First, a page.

The director's cut includes an insert featuring a word from director/writer/editor Paul Haggis. His opening line is "It is difficult to call this a director's cut..." He is absolutely right; it's difficult to even call this film an extended cut, although that would've been more fitting. How much more do we get here? Brace yourself; you get a whopping two minutes of additional footage. Beware; if you don't have the theatrical cut fresh in mind while watching this, the added material will easily slip you by. Haggis continues in his insert that he feels he cut the theatrical print a "tad too tight"... and this footage loosens things up? I can't say for sure, but I'm hoping Lionsgate threw Haggis a roll of twenty's and said "give us a director's cut DVD, this film is about to get nominated for best picture." I also can't figure out why this DVD isn't more extended than it is, having eight deleted scenes housed on the second disc, several of which I would've liked to have seen in the film.

In conclusion of my thoughts on the disc's feature, Crash is a great film with or without these nearly-pointless two minutes of added footage. The question of why they were cut is almost as arbitrary as the question of why they were added back in. Nonetheless, the feature is great.


Just like with last go-around, Crash is presented in 2:35:1 anamorphic widescreen and looks just as good as you would expect a Best Picture winner to look. The video is very sharp and its colours were vivid and bright. For a low-budget film, Crash looks exquisite at all times of the day, in all types of lighting. I couldn't think of a better film to give such a great transfer to, as Crash is visual eye candy all by itself (transfer aside), from it's out-of-focus transition shots to the cinematography of L.A. at night.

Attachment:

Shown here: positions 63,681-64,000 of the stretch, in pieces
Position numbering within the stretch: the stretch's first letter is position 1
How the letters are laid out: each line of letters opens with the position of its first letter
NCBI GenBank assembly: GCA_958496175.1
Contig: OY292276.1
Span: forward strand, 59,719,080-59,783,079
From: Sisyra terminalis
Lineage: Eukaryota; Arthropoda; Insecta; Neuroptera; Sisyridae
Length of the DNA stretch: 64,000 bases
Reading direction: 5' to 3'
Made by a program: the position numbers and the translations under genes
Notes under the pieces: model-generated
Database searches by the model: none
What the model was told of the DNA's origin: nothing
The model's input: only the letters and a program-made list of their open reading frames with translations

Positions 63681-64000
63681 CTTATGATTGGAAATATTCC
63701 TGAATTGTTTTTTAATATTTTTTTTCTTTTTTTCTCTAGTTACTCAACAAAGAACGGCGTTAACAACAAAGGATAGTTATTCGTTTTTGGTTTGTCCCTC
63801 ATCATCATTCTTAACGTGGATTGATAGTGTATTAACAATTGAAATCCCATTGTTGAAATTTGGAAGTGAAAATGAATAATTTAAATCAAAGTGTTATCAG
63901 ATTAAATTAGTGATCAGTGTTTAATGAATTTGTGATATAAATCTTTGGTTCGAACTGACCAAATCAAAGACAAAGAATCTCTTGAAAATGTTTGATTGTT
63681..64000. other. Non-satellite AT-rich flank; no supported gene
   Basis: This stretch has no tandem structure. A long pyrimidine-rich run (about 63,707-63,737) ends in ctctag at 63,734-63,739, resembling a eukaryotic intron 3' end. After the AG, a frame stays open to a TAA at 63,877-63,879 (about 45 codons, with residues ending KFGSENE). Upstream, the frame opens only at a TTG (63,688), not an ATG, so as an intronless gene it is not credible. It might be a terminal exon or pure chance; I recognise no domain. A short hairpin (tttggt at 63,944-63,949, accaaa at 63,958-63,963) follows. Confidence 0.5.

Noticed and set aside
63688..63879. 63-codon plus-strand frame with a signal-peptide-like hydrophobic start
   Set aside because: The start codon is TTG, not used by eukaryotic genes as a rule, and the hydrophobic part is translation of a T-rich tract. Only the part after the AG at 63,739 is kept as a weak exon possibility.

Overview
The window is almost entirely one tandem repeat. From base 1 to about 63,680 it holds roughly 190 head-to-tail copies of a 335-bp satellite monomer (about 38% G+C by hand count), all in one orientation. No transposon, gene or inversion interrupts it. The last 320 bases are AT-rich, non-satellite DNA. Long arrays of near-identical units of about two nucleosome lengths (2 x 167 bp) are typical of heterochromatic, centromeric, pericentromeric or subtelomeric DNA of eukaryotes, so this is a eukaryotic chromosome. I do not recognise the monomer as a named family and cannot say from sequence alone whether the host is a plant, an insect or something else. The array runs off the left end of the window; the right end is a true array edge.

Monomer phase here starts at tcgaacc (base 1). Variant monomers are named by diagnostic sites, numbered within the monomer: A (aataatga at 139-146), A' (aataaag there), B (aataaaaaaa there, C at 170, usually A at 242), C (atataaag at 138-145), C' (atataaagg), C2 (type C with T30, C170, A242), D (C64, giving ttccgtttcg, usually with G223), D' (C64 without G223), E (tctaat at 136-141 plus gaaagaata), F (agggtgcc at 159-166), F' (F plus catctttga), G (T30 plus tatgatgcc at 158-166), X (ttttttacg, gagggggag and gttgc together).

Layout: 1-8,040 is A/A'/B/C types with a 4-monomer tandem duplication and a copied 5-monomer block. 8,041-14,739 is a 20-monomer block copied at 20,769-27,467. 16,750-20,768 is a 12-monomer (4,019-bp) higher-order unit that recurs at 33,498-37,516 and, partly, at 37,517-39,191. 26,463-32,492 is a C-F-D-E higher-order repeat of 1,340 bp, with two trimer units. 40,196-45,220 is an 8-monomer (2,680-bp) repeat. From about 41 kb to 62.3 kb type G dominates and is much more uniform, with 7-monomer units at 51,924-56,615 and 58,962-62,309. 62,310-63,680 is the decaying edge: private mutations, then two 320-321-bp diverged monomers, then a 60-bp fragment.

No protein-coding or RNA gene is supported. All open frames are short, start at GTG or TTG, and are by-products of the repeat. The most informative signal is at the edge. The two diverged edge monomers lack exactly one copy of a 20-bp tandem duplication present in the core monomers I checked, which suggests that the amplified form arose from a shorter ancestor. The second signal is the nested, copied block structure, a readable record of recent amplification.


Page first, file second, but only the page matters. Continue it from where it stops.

Crash: Director's Cut


This disc gets it right, to say the least. The audio of Crash is just as impressive as its video. Take your pick from 6.1 DTS-ES (pick that one!), 5.1 Dolby Digital Surround EX, 5.1 Dolby Digital and 2.0 Dolby Digital. The extended surround sound track absolutely puts you inside the film. The atmospheric and ambient score by Mark Isham flows from all tracks gorgeously as do the sound effects. Dialogue came mostly from the centre channels, never becoming difficult to pick apart from the other sounds. Crash sounded good last time but those tracks don't come close to what we're given here. Be proud, Lionsgate... you did good.


This is most likely where you're going to get your money's worth as the initial DVD release was intellectually bare, despite a promotional featurette among other items. The only thing you're going to miss from that disc is the theatrical cut's commentary which is nearly the same as this commentary, only a little less humorous. Both commentaries feature Paul Haggis, producer Bob Moresco, and actor Don Cheadle.